Cruise Planning Part V: Shore to Ship
You've planned and packed and now you've finally made it to your cruise vacation!
But there is something standing between you and enjoying that fruity beverage at the pool: Check-in.
The good news is that while checking in at the pier can seem very daunting, the lines have made the process relatively painless considering all your family has to do to get from point A to point B.
You've got bags, tickets, camera and kids -- and you want to make sure everything gets into your stateroom. In your precruise documents, your cruise line will send you baggage tags -- two for each person -- that indicate the ship, the date, the stateroom and your name. So, for $1 a bag, you can hand your tagged luggage to a porter, who will take it and get it on the ship for you (although you might not see it for several hours). Do not give the porter your carryon luggage, this includes that piece we talked about in part IV (link) with your documents, medication and swimsuit.
If you've done the online check-in, this part will be very smooth. Make sure you have your printouts and passports for each person in your party. Everyone in your group will have to check-in, but not everyone needs to wait in line. Some terminals have seating or even televisions that you can watch while someone in your party waits in line. If you are concerned with getting your family's attention, and the line isn't that long, you might want to keep everyone together.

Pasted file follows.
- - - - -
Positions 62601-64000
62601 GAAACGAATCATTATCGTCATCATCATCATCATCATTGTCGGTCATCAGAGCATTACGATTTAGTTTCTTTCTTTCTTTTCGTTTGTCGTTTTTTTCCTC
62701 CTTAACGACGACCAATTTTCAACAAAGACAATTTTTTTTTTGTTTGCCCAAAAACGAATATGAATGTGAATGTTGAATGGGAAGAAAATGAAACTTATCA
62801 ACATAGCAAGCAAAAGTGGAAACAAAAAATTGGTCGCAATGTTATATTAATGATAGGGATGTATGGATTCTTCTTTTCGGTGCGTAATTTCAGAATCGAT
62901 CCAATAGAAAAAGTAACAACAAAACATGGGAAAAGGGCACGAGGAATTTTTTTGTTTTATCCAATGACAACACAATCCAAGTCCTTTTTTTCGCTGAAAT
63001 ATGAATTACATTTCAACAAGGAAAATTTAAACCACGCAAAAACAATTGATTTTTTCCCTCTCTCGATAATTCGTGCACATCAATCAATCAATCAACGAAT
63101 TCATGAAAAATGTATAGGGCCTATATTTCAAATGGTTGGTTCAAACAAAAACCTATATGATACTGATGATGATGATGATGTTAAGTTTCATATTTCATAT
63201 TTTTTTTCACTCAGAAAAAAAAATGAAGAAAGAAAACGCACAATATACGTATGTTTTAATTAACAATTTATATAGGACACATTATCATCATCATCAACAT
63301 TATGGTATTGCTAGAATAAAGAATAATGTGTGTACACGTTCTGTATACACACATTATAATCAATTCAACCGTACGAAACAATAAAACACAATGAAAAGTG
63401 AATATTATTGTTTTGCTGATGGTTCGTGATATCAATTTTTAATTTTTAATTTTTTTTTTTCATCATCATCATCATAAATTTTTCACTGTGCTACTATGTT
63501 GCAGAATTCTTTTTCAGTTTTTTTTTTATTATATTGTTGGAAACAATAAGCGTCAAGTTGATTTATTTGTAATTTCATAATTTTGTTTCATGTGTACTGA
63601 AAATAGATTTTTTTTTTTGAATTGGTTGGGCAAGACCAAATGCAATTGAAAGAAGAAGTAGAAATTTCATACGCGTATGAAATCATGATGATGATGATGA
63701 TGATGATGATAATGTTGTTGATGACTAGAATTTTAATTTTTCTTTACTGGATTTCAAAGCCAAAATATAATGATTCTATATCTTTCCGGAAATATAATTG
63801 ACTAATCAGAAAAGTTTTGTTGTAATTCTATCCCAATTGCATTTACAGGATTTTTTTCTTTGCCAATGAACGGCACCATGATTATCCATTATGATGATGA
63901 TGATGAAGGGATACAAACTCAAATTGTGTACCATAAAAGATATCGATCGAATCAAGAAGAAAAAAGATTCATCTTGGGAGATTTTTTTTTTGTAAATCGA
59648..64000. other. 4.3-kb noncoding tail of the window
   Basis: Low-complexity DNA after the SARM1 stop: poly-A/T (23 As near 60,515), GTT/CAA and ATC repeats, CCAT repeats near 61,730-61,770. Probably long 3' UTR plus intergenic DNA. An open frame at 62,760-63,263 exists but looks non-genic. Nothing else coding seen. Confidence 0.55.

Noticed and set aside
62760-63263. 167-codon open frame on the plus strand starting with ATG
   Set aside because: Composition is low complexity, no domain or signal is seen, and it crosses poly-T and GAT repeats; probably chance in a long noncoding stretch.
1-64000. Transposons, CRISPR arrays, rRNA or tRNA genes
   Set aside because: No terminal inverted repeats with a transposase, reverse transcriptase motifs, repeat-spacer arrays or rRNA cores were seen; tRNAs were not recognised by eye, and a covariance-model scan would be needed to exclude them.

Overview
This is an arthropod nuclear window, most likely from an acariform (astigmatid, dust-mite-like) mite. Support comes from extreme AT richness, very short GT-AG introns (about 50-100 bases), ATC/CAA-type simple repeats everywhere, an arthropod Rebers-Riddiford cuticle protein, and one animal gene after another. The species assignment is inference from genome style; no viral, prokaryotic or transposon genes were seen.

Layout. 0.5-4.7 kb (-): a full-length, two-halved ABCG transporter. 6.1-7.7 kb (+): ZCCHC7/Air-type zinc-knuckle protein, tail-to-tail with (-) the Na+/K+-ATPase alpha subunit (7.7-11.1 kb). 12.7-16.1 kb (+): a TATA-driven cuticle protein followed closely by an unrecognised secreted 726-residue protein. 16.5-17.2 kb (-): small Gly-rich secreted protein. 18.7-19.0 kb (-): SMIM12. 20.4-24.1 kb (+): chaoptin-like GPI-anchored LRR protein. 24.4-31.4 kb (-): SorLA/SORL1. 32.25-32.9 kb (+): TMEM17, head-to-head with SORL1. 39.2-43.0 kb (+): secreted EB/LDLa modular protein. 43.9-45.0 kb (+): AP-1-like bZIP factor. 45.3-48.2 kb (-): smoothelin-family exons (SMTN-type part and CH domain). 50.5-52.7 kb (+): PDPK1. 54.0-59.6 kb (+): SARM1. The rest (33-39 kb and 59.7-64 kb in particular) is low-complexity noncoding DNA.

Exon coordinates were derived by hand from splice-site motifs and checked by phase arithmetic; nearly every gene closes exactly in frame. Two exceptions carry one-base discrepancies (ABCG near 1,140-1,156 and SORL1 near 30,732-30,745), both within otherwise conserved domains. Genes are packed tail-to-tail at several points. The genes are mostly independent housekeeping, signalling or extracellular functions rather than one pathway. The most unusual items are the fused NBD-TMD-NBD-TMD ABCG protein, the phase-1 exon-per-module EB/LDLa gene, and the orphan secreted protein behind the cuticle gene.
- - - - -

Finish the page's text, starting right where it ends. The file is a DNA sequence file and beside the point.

There might be several check-in lines -- don't worry, you don't have to wait in all of them. Some will be for international passengers, some are for return cruisers (the ones mentioned in part III), some lines are divided by deck number with the higher floors in one area and the lower in another.
You'll hand your passport, documents and a credit card (to link to your reservation) to the helpful cruise line representative who will give you a card. Do not lose this card. It is your identification for getting on and off the ship, your key, your charge card and will tell you your table for dinner, as well as your dining room on ships that have more than one. On your kids' card, it will also have a way to indicate that your child is under 18 and will not be allowed to order any liquor (very helpful for those 16/17 year olds). You'll want to keep your card handy as you will need to show it several more times before you actually board the ship.
At this point you might receive a copy of the ships' deck plans as well as a sheet indicating where you can have lunch, and other helpful information.
If you get to the check-in terminal too early, you will have to wait a little to board the ship. This is a good time to get yourself together and figure out what it is you want to do once you board. Some lines give out boarding numbers, which indicated when you may board. After a certain time, there will be open boarding, which means as soon as you check in, you may board.
More on Shore to Ship: In the Terminal